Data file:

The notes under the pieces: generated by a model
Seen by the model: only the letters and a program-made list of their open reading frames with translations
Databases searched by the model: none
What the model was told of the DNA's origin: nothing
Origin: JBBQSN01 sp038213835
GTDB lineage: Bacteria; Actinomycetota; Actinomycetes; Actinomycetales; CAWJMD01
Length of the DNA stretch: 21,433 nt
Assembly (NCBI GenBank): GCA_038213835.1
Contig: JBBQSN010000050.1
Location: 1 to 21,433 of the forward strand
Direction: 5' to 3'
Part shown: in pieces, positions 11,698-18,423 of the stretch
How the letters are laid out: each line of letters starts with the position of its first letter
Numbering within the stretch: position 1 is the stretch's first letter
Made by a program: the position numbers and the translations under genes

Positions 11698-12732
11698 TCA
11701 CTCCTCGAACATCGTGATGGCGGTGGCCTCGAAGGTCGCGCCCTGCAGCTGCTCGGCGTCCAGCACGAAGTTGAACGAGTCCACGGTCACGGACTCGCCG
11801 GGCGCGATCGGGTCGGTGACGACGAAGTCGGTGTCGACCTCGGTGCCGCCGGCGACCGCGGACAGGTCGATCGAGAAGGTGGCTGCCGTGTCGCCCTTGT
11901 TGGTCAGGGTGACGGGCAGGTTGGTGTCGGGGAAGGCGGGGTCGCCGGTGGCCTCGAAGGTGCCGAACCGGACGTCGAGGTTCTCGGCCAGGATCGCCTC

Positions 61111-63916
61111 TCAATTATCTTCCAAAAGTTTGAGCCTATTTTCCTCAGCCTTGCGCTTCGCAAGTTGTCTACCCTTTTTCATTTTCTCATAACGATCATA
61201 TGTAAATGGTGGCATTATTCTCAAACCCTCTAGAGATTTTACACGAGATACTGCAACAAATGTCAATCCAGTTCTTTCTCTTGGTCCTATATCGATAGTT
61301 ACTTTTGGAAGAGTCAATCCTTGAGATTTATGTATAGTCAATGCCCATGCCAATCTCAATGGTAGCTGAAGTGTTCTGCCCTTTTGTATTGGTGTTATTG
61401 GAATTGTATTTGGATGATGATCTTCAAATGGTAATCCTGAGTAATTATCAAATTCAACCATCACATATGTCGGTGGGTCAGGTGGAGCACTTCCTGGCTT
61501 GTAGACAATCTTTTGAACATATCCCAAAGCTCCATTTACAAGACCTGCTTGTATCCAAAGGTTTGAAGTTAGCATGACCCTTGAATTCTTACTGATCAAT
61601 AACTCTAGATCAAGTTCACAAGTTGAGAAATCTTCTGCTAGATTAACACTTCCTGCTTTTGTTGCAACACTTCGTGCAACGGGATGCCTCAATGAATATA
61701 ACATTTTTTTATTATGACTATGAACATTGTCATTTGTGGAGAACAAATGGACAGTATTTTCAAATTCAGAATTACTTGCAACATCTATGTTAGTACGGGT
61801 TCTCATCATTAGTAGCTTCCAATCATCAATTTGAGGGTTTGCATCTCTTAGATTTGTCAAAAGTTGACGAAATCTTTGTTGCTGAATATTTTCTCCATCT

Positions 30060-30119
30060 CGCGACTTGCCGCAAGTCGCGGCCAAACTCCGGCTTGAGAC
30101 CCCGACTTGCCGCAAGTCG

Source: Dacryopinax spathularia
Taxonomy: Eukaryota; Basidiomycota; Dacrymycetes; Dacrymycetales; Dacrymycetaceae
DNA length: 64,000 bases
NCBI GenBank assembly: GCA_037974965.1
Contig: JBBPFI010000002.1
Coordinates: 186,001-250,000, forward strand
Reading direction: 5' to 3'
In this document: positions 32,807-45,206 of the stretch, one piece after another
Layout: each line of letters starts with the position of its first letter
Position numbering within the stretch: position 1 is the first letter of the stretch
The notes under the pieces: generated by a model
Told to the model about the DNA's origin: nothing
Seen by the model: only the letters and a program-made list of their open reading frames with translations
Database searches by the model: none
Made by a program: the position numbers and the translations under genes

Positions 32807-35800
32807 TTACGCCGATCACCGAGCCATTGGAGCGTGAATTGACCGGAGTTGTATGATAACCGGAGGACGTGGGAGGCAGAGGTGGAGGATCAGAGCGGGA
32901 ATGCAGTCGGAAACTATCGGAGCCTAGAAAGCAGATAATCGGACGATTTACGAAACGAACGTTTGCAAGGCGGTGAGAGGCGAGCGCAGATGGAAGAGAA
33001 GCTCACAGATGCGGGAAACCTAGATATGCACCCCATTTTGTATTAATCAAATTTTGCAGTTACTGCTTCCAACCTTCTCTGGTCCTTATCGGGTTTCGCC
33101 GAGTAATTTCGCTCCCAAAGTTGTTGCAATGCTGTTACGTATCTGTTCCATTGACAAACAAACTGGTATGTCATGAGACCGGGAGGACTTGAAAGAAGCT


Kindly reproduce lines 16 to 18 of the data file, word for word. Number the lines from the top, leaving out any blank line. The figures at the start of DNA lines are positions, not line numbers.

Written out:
Positions 11698-12732
11698 TCA
11701 CTCCTCGAACATCGTGATGGCGGTGGCCTCGAAGGTCGCGCCCTGCAGCTGCTCGGCGTCCAGCACGAAGTTGAACGAGTCCACGGTCACGGACTCGCCG